Stairway Tower sits in the mouth of Stairway Canyon, Mile 171. X marks where a fault created the Tower by breaking it off of the canyon wall.
The Stairway Tower summit blocks
Gaterway Rapid, Mile 171
After running Gateway Rapid, we pulled in to Mohawk Canyon Camp, Mile 171.9, for our camp #17. This was a short day, to allow for exploration of the canyon.
Approaching Lava Falls, Mile 179
Lava Falls, Mile 179, with a commercial boat in the bottom waves
Lava Falls, same photo as above
Kathy, about to drop in!
The V-Wave. Jesse slid the boat over the left-hand part of the wave with hardly a bounce.
The bottom waves
With the Big Kahuna Rock in the foreground, we see Mark heading for the bottom waves
Mark appears from behind the Big Kahuna Rock, to end his run
We had no flips or swims in Lava, but Kathy had herself a big adventure. She got shot into the violent eddy that is found on the upstream side of Big Kahuna Rock, and was stuck there for as long as 5 minutes, high-siding for all she was worth. She was released after one oar departed the boat.
Son of Lava, Mile 180
Lava meets limestone, Mile 183
The Lava Cascade, Mile 185
185 Mile Rapid
Our 18th camp was at Upper 185 Mile Camp
The Lava Cascade, from our camp at Upper 185 Mile Camp
The Whitmore Castle, with the Whitmore lava flow behind, Mile 188
Schist island, Mile 189
Upstream view of Whitmore lava flow and the North Rim, Mile 189
Lava sits on schist, Mile 190
Red schist and Tapeats Sandstone, Mile 190
Rock assortment – schist, Bright Angel Shale, lava and limestone, Mile 190
Lava flow sits on river cobble, having run down the river channel
205 Mile Rapid
Our 19th camp was at Granite Park, Mile 209, as we neared the Lower Granite Gorge
Evening light at Granite Park Camp, Mile 209
209 Mile Rapid
The hole at 209 Mile Rapid
The following 8 photos are of the sculpted and polished diorite, at Mile 212
Joe and Sara
Little Bastard Rapid, Mile 212
Sculpted Tapeats Sandstone, Mile 213
Sculpted Tapeats Sandstone, Mile 213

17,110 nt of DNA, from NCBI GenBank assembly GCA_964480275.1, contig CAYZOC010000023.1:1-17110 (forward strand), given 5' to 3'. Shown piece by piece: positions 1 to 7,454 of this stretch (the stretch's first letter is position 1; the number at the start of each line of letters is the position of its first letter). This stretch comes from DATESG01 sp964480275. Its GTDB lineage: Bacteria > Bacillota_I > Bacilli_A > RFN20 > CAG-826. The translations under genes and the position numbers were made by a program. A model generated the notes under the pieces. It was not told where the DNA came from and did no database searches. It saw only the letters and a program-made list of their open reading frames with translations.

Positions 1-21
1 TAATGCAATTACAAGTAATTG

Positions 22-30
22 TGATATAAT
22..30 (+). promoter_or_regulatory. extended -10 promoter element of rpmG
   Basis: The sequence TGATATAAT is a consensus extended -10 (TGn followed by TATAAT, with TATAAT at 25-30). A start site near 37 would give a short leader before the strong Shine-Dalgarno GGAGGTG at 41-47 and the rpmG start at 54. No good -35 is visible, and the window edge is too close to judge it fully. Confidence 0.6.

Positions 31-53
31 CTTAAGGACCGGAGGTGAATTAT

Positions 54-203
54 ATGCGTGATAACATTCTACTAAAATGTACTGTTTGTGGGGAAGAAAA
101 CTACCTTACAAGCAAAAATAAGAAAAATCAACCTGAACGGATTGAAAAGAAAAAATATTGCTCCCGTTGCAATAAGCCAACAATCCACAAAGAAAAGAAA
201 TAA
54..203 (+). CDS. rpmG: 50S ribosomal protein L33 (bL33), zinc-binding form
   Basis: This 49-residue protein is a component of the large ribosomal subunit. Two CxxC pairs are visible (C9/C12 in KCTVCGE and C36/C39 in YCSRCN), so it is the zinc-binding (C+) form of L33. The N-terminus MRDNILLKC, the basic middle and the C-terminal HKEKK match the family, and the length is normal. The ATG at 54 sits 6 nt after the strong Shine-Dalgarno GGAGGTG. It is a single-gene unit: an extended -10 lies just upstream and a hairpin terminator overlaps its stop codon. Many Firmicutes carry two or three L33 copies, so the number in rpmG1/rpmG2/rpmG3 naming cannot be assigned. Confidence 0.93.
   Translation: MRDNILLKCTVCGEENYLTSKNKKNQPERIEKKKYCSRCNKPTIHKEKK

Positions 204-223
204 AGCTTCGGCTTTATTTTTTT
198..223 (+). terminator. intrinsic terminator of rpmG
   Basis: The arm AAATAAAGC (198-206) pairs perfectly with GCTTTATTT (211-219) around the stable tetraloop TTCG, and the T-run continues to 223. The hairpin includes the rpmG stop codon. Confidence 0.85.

Pumpkin Springs, Mile 213
Pumpkin Springs, Mile 213
Buttresses, opposite Pumpkin Springs, Mile 213
Tapeats Sandstone pavement, Mile 213
Sculpted limestone boulder, atop the Tapeats, Mile 213
Polished Tapeats pavement, Mile 213
Lunch, at 214 Mile Camp
Lisle goes off the jumping rock at Mile 214
The mouth of Three Springs Canyon, Mile 216
A light-grey grano-diorite appears at riverside, heralding the beginning of the Lower Granite Gorge, Mile 216
Trail Canyon Riffle, Mile 219, with Upper 220 Mile Camp seen downstream
Scouting Granite Springs Rapid, Mile 221. A flood in August increased the difficulty of this rapid considerably.
Britt, scouting Granite Springs Rapid. Remember his clean white shirt, on Day 1? Well … he never took it off the entire trip, and look at it now. He burned it that night.
The raw-looking streambed of Granite Springs Canyon, Mile 221
Diamond Peak is seen straight ahead, Mile 222
Our last camp, #20, was at 222 Mile Canyon.
Mark, at 222 Mile Camp
Sitting around the fire on our last morning in the canyon, at 222 Mile Canyon
Sand verbena, at 222 Mile Camp
Diamond Peak, Mile 224
The orange balls strung on a cable tell you that the end is near!
We pulled in to Diamond Creek at 10 AM, right on time, . The Ceiba crew was waiting there for us, and it didn’t take terribly long to load the trailer. The drive up the newly-bulldozed “road”, which ascends the Diamond Creek streambed, was slow-going. Earlier in the summer, this route had been closed for two weeks, following a massive flood. And so we returned to civilization – what I call the unreal world. Here are the links to Parts #1 and #2.
Part #1: https://believesteve.org/2016/10/20/the-colorado-river-in-the-grand-canyon-fall-2016-1/
Part #2: https://believesteve.org/2016/10/24/the-colorado-river-in-the-grand-canyon-fall-2016-2/